Digging Deeper: Cardamom

Digging Deeper: Cardamom post thumbnail image

Who’s ready to dig deeper into Cardamom?

First, the basics and the obligatory disclaimer.

I am not a doctor. None of the statements included in this post have been approved by the FDA or any other cool acronym known agency. It is Young Living’s official stance that they and these products are not intended to diagnose, treat, or cure any specific disease or illness. Young Living Independent Distributor #14632733

Unless otherwise noted, the information provided comes from the appropriate product pages at Witchy Gypsy Oils. Please visit these pages by clicking on the pictures for more details and ordering information.

Cardamom seed oil
(Elettaria cardamomum)

Cardamom is a member of the ginger family and features a spicy, refreshing aroma that can be uplifting.

Also available in Vitality.

Steam distilled from cardamom seeds, Cardamom Vitality essential oil has a rich taste and is one of the world’s favorite cooking spices.

The cardamom plant is native to the lush evergreen forests of southern India and has been a highly valued spice since ancient times.

Cardamom is one of the world’s very ancient spices. It is native to the East originating in the forests of the western ghats in southern India, where it grows wild. Today it also grows in Sri Lanka, Guatemala, Indo China and Tanzania. The ancient Egyptians chewed cardamom seeds as a tooth cleaner; the Greeks and Romans used it as a perfume. Vikings came upon cardamom about one thousand years ago, in Constantinople, and introduced it into Scandinavia, where it remains popular to this day.
Cardamom is an expensive spice, second only to saffron. It is often adulterated and there are many inferior substitutes from cardamom-related plants, such as Siam cardamom, Nepal cardamom, winged Java cardamom, and bastard cardamom. However, it is only Elettaria cardamomum which is the true cardamom.


With many health benefits, Cardamom Vitality supports wellness and a healthy lifestyle, is a powerful antioxidant, and supports a healthy digestive system.

Called “Grains of Paradise” since the Middle Ages, it has been used medicinally by Indian healers for millennia. One of the most prized spices in ancient Greece and Rome, cardamom was cultivated by the king of Babylon around the 7th century BC.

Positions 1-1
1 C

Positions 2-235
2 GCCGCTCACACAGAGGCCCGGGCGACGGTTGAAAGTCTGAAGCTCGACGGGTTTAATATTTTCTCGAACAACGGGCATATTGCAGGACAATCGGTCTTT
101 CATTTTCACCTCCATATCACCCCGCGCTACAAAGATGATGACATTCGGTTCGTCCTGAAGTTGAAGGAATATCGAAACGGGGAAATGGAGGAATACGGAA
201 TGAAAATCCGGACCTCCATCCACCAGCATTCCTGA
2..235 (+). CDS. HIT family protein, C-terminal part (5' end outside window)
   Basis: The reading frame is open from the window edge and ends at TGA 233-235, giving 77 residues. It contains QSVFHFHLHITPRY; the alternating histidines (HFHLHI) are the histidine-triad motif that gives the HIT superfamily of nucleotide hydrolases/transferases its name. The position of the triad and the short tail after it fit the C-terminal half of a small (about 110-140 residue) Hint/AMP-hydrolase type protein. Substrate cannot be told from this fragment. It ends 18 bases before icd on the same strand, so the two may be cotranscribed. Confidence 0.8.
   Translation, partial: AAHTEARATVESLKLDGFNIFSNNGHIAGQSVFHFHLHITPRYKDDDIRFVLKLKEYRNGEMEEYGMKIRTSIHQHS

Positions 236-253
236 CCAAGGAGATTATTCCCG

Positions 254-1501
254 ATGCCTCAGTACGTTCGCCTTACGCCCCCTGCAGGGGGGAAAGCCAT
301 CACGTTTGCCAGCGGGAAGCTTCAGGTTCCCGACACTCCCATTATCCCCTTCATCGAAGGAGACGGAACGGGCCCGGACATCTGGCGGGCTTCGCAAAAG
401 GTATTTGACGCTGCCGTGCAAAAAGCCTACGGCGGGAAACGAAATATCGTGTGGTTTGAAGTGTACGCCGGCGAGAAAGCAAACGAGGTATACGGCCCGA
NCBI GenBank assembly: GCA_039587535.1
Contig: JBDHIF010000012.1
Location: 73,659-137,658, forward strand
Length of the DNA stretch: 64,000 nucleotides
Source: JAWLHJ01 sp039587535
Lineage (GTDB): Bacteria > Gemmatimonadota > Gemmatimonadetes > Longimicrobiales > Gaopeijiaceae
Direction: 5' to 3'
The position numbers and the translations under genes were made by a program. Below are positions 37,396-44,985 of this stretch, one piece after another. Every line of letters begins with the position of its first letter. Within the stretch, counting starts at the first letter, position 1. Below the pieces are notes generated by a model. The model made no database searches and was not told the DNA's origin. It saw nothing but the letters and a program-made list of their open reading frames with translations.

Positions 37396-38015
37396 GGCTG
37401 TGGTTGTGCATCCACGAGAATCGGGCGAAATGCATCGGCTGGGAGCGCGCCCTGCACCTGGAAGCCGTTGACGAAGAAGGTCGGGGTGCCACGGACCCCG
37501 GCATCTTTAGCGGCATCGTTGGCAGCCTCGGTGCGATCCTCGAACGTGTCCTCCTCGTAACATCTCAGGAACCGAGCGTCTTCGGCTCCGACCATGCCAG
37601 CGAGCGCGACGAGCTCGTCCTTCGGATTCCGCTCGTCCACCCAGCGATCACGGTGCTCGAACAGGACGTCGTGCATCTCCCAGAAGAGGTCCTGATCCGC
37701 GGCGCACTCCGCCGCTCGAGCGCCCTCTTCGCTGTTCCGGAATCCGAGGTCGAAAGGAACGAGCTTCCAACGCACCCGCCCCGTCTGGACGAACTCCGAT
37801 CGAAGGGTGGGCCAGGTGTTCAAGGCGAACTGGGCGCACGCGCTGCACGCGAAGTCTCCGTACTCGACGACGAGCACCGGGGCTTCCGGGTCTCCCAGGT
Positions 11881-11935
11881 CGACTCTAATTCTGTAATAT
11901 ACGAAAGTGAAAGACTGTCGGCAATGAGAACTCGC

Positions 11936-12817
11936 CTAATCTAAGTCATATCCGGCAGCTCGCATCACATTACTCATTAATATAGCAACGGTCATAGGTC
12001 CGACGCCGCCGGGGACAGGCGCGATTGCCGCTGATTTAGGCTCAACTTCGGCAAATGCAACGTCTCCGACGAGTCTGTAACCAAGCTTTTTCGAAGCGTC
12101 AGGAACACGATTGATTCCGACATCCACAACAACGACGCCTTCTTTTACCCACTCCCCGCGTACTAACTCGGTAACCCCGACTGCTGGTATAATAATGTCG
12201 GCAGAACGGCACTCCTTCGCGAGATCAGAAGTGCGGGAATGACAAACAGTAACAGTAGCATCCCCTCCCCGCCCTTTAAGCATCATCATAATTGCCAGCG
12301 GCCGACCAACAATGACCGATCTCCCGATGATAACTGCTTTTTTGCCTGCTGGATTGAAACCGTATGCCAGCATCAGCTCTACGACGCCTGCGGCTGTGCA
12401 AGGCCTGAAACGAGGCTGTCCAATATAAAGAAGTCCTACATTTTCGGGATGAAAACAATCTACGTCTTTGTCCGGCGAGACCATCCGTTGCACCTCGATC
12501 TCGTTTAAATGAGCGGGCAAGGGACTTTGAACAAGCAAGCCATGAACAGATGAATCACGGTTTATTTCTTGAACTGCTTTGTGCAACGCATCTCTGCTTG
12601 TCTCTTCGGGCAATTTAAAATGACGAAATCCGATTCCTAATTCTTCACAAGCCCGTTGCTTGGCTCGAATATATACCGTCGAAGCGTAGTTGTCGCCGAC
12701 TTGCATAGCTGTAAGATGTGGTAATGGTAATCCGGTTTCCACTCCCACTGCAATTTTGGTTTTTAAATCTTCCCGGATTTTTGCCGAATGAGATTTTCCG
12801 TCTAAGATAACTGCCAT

It is mentioned in one of the oldest known medical records, the Ebers Papyrus (dating from 16th century BC), an ancient Egyptian list of 877 prescriptions and recipes.

Medical Properties: Antispasmodic (neuromuscular), expectorant, antiparasitic (worms), anitoxidant, antimicrobial

Uses: Lung/sinus infection, indigestion, senility, headaches

Fragrant Influence: Uplifting, refreshing, and invigorating

Excerpted from the Essential Oils Desk Reference, 7th Edition

I hadn’t realized how often we actually used cardamom in our own cooking. A few years ago my husband introduced me to Indian food and I fell in love. One of the primary spice blends that I took away from that love was Garam Masala. We use this blend frequently on vegetables. I had no idea at the time how beneficial it could be.

Cardamom is well known as a spice used in Indian cooking, and is one of the primary constituents of Garam Masala. What many people don’t realize is that cardamom is also medicinal, and helps relieve digestive problems induced by garlic and onion, making it more than merely an aromatic addition to the stomach-challenging cuisine it accompanies. Cardamom is considered one of the most valuable spices in the world due to its rich aroma and therapeutic properties.


The article goes on to list several health benefits of cardamom including: halitosis, tooth, gum, and oral disorders, digestion, urinary problems, depression, cancer prevention, and anti-aging properties.

Studies confirm that cardamom oil acts as an analgesic and antispasmodic in rats and rabbits, producing relief and lowered distention and writhing within digestive systems reacting negatively to uncomfortable stimuli. This effect is the primary medicinal quality of cardamom, and Eastern cultures have been taking advantage of it for centuries.

Cardamom volatile oil has only recently come under the scrutiny of scientists curious about its therapeutic properties, but Asian and Indian cultures have reliably used it for ages as a remedy for discomfort and depression, and still rely upon it today. It is now being discovered to have amazing health benefits, and early science confirms its medicinal effectiveness.


Thank you for joining me in digging deeper into Cardamom.

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